The shooting of a 10-year-old boy walking home from school is the latest tragedy in the escalating problem of violent crime in Philadelphia.
Semaj O’Branty, a student at Sullivan elementary school in the city’s Frankford section, was in critical but stable condition at a hospital Thursday, a day after being shot in the back of the head by a stray bullet. Police say he was caught in the crossfire between a shooter in a red Pontiac G6 who escaped and the intended target, who was apprehended.
Police released pictures of the car after obtaining surveillance video of the gunfire, which happened at 3:13 p.m. near where the boy lives. Hours earlier, Mayor Jim Kenney had called for stricter federal and state gun-control laws to help cities counter violent crime.
Semaj underwent surgery Thursday and is expected to survive, but the incident adds to a worrisome list of recent shootings that have victimized children in Philadelphia. The city has registered its highest number of homicides to date in 12 years.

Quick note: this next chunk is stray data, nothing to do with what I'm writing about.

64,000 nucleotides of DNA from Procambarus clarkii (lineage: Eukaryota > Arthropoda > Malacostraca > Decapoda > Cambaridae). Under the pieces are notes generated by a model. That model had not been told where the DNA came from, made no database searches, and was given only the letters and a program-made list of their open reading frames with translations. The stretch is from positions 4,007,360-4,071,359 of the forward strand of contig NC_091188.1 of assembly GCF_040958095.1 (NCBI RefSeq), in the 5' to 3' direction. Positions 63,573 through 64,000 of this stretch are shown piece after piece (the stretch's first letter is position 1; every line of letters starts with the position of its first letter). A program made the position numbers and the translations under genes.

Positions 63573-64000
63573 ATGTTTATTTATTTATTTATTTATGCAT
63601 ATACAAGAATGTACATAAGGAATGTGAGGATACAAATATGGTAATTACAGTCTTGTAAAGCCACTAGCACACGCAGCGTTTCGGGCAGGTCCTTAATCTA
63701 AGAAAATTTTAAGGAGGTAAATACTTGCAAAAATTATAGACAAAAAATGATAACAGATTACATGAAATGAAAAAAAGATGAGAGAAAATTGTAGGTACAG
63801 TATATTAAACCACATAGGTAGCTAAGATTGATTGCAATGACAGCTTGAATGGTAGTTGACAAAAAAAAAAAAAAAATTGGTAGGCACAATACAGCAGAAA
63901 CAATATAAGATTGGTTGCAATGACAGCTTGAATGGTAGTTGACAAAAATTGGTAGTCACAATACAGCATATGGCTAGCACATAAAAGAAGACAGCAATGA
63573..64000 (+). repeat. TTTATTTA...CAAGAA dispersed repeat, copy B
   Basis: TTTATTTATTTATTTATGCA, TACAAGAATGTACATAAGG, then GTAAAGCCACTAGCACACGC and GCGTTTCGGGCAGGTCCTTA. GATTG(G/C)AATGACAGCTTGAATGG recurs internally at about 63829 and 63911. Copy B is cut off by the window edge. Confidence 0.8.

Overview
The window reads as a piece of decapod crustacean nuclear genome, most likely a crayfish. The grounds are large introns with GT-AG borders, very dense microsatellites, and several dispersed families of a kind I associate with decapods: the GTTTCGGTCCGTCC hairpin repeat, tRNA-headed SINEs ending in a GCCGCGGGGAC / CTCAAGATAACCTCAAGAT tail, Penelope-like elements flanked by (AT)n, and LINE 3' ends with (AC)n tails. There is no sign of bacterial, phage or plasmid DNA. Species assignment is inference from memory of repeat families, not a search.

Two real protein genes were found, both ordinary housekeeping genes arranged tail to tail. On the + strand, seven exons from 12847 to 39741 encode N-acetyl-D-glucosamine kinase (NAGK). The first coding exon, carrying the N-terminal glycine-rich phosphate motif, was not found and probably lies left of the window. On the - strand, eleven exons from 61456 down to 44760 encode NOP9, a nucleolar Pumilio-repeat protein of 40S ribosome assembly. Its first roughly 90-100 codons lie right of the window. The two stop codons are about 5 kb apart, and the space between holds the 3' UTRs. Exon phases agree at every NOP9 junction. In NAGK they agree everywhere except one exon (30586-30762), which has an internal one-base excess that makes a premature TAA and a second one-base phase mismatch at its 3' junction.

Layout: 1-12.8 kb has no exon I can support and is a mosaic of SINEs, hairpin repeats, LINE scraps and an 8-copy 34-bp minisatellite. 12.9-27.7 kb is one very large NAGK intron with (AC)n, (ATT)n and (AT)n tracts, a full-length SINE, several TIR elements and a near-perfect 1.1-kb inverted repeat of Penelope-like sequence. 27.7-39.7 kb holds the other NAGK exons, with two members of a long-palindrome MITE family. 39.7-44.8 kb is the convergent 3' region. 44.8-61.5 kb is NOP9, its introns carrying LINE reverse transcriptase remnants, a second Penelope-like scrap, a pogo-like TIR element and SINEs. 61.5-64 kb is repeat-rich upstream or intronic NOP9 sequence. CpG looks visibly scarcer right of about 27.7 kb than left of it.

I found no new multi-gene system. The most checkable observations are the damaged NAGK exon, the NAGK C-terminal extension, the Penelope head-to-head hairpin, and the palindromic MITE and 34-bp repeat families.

“Folks have just had enough,’’ acting Police Commissioner Christine Coulter told TV station WPVI. “There’s never an excuse to open fire in an area a block from a school where kids are out there. It should never happen.’’
Perhaps the most appalling killing in a recent spree happened three weeks ago, during a horrific weekend in which a 2-year-old girl was shot to death after a gunman fired into her North Philadelphia home. Also wounded were the girl’s mother and a man at the house.
The previous day, an 11-month-old baby inside a moving car was shot four times but survived.
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“Outraged, disgusted, and heartbroken by the violence this weekend that claimed the life of an innocent 2-year-old and left another infant fighting for his life,’’ Kenney tweeted Oct. 20.
He followed that same day with another tweet that said, “Philadelphians should not live in fear of violence that could take away a child’s life. But for too many, this is a sad reality. With the unabated flow of illegal guns and drugs, we must do whatever we can locally to address violence and help residents.’’
Also in October, the Philadelphia Inquirer reported that a woman fatally shot her two daughters, ages 4 and 10 months, and her husband before turning the gun on herself but surviving. Later in the month, a 7-year-old was among four family members killed at a West Philadelphia home.
The 303 homicides in the city so far in 2019 represent a 7% increase compared to the same time last year and the highest such figure since 344 in 2007.